Wanted: prize-worthy neurobiological research
World-leading laboratory equipment developer Eppendorf and Science magazine are on the lookout for a worthy recipient of the 2017 Eppendorf & Science Prize for Neurobiology. Submissions close on 15 June.30 Jan 2017
The international Eppendorf & Science Prize for Neurobiology is awarded annually to a young scientist who has undertaken outstanding neurobiological research using molecular and cell biology methods. Each year’s winner is awarded US$25,000 and publication of his or her research in Science. Submissions are open to researchers who are 35 years of age or younger as at the closing date of 15 June 2017. The winner and finalists are selected by a committee of independent scientists chaired by Dr. Peter Stern, who is a senior editor at Science magazine, where he is responsible for all research papers relating to neuroscience and brain research.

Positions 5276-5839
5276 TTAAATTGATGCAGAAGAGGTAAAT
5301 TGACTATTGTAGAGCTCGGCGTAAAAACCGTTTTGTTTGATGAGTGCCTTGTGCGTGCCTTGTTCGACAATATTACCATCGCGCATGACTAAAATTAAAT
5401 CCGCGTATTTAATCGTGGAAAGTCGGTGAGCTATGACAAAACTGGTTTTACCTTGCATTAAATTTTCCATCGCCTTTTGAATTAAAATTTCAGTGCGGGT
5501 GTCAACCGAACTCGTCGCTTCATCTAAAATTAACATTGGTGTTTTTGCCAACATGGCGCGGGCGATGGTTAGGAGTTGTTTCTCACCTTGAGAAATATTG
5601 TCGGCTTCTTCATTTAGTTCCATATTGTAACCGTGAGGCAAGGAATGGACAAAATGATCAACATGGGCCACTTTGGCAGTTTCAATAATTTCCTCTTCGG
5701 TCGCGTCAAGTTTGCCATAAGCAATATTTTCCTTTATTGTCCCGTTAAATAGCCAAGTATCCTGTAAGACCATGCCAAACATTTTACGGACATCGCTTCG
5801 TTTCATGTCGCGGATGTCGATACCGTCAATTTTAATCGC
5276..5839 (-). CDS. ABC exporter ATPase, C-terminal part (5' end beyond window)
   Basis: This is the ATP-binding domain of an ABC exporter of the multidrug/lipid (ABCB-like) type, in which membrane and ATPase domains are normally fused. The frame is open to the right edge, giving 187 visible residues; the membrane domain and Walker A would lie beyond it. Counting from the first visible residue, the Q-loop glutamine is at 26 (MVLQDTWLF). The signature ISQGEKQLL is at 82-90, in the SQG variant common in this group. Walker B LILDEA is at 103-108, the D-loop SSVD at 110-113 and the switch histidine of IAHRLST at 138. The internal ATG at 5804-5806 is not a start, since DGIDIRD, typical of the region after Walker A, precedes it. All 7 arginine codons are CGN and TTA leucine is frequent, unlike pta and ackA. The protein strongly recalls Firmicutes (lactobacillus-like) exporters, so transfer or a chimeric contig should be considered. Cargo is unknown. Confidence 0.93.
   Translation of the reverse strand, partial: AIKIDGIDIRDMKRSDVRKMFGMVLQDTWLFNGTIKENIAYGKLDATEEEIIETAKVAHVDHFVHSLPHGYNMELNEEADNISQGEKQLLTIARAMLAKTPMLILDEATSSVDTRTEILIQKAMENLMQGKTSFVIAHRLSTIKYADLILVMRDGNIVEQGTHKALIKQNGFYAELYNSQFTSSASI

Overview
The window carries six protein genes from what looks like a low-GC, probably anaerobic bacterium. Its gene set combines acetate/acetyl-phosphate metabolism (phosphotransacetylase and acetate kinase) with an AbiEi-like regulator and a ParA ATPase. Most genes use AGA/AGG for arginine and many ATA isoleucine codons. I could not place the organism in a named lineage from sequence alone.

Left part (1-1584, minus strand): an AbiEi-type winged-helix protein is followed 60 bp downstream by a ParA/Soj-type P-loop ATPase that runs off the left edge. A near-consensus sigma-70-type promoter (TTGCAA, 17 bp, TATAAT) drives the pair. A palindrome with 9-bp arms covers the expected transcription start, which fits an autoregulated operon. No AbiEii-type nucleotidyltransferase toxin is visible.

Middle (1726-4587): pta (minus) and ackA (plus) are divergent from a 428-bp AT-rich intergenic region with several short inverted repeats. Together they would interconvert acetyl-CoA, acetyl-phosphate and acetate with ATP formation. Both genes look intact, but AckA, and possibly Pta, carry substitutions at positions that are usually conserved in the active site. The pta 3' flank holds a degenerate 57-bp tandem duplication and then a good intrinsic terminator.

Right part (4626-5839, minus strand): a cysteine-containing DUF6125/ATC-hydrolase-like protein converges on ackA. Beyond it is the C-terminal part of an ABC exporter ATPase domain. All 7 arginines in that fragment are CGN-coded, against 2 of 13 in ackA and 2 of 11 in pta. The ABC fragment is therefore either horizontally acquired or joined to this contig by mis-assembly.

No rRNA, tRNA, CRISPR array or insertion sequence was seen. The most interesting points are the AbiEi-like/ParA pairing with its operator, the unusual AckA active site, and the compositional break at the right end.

The 2016 Eppendorf & Science Prize for Neurobiology was won by Dr. Gilad Evrony for his work in developing new techniques for sequencing and analyzing the genomes of individual human brain cells. The young Israeli-American scientist, who is based at New York’s Mount Sinai Hospital, uncovered a diversity of mutations in neuronal genomes, indicating that every neuron in the brain in fact carries a unique fingerprint of somatic mutations. This is an important development, given that somatic mutations can cause focal brain malformations and may have a role in other as-yet unexplained neurological diseases. The technology developed by Dr. Evrony is also a powerful new tool that enables researchers, for the very first time, to reconstruct developmental lineage trees in the human brain and thus to study how cells proliferate and migrate to build the brain.
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